> the same on land or water. No description is given
      > here of any time element requiring supernatural speed
      > that violates reality. The only violation of reality
      > is that Jesus walks on water, something that escapes
      > our normal experience. However, on this point, one is
      > reminded of Camilla mentioned by Virgil, Aeneid 7.809
      > who tells us that Camilla the virgin queen of the
      > Volscians made haste with such swiftness that she
      > could traverse the sea without wetting her feet. But,
      > Mk does not recreate any parallel to Camilla nor is he
      > writing an epic mythological genre like Virgil.

      Again we must be quite horribly at cross-purposes if you think I "have moved
      completely out of a scholarly
      analysis and have entered the arena of faith here." On the contrary, I was
      replying specifically to your point that "They disembark [did you mean
      'embark' as I assumed?] as it was evening (nona or 6 pm) yet Jesus meets
      them in early morning (prima or 6 am) midway walking on the Lake." My point
      was that you appeared to attempting very detailed calculations about the
      difficulties of the time-scale involved in Jesus' meeting the boat mid-way
      on the lake ('straining out gnats'), while ignoring the difficulty posed by
      the fact that Mark has Jesus walk across the water to meet them there
      ('swallowing a camel'). I was expressing myself whimsically, and I'm sorry
      if my attempt at humour fell flat, but there was no appeal to faith
      considerations here. My point is rather that given that the whole account is
      miraculous, it seems odd to complain about the timing. You say 'No
      description is given here of any time element requiring supernatural speed
      that violates reality. The only violation of reality is that Jesus walks on
      water, something that escapes our normal experience.', but in an earlier
      post you in effect complained that the figures involved in the relative
      speed of walking and sailing 'like Zeno's do not correspond to reality', and
      this comment came in what appeared to me to be a quite detailed discussion
      of Jesus' catching up the disciples' boat by walking across the lake. So you
      are in effect creating an inconsistency in Mark's narrative at this point by
      simultaneously asserting and denying that the story involves Jesus walking
      across the lake at a speed that does not correspond with reality.

      > Eric Eve wrote:
      > Otherwise, one could just as well argue that Matthew
      > and Luke had tidied up the confused Markan account.

      John Lupia replied:
      > 8. This is a contradiction of terms. The euphemism of
      > "the confused Markan account" is to avoid the
      > characterization of it for what it actually is Markan
      > fatigue resulting from changes of Luke and Matthew.
      > You are looking at the whole of my postings in reverse
      > order Mk>Mt>Lk. Try to see what I am saying, which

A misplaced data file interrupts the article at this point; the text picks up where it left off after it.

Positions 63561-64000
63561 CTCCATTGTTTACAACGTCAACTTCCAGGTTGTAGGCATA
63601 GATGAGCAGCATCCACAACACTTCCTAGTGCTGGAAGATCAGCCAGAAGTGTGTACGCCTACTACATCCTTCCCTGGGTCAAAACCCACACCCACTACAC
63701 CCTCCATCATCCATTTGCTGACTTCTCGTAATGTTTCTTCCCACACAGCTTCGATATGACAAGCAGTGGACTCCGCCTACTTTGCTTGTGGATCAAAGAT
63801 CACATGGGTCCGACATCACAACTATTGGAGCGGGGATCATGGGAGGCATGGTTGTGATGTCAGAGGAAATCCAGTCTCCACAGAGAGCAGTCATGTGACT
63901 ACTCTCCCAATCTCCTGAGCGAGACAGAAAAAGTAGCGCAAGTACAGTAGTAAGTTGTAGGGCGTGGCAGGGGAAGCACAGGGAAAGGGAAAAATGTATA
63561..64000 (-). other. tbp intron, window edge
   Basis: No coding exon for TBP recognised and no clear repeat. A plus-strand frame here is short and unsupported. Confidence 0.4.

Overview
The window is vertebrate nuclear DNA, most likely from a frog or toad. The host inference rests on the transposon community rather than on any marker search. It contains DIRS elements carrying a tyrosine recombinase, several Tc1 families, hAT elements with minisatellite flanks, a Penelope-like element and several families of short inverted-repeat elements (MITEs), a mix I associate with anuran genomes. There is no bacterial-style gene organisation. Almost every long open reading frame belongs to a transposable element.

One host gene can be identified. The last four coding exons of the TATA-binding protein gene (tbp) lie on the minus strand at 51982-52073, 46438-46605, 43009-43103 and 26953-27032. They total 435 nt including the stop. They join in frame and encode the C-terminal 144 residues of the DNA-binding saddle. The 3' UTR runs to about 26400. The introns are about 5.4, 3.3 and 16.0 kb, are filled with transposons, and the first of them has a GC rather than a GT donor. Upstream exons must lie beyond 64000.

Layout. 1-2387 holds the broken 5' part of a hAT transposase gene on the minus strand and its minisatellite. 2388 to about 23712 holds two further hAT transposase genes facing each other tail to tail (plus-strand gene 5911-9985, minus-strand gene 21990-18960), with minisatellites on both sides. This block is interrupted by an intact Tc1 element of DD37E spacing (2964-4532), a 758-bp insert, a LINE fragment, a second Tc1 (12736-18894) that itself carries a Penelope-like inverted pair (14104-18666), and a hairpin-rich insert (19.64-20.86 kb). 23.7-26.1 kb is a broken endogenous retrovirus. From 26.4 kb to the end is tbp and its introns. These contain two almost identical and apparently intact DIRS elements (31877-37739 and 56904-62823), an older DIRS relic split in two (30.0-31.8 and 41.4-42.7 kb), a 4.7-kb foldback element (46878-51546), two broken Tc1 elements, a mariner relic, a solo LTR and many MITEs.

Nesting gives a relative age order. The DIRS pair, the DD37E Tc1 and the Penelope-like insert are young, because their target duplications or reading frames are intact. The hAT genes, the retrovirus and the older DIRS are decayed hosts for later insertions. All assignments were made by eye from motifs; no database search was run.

> is: Lk>Mt>Mk. The one who writes last according to
      > Mark Goodacre's thesis would be, to use your term,
      > "untidy" or the most "confused" story, not the other
      > way round.

      Again we have got at cross-purposes by apparently using 'fatigue' in rather
      different senses. I'm well aware that your postings were not written on the
      assumption of the order Mk>Mt>Lk. We also seem to have rather different
      understandings of what Mark Goodacre was arguing. I did not take him to be
      saying that it was always the case that the one who writes last produces the
      most confused or untidy account; I took him to be confining his observations
      to the specific phenomenon of editorial fatigue. The proposition that
      fatigue produces inconsistencies does not entail the further proposition
      that all inconsistencies are due to fatigue. Since I have so far seen no
      evidence of Markan fatigue in the sense that I took Mark Goodacre to intend,
      I was merely pointing out that your argument about the relationship of the
      three synoptic gospels was reversible. Sure, one can imagine Matthew
      introducing incongruities into the account through the introduction of the
      boat motif and Mark compounding the confusion (since, as Leonard Maluf
      correctly pointed out in another post, Mark is concerned with story rather
      than history), but *at this level of generality* the argument is completely
      reversible, and one could just as well imagine Matthew and Luke successively
      tidying up an account in the interest of creating greater historical
      verisimilitude. Mark Goodacre's narrower definition of 'fatigue' was an
      attempt to prevent this type of reversibility, but I have yet to see
      evidence of Markan fatigue in this narrower sense. You have so far argued
      that, if the order is Lk>Mt>Mk, then each successive author would have
      introduced inconsistencies into his predecessor's account, but you have not
      shown that these inconsistencies are explicable by the specific mechanism of

      > Best wishes and
      > Happy Holidays,

      > Condolences to all UK members on the death of Queen mother.

      > John

      Thank you for your good wishes, and on behalf of all UK members, for your
      kind condolences.

      Best wishes,

      Eric Eve
      Harris Manchester College

      Synoptic-L Homepage: http://www.bham.ac.uk/theology/synoptic-l
      List Owner: Synoptic-L-Owner@...
    Your message has been successfully submitted and would be delivered to recipients shortly.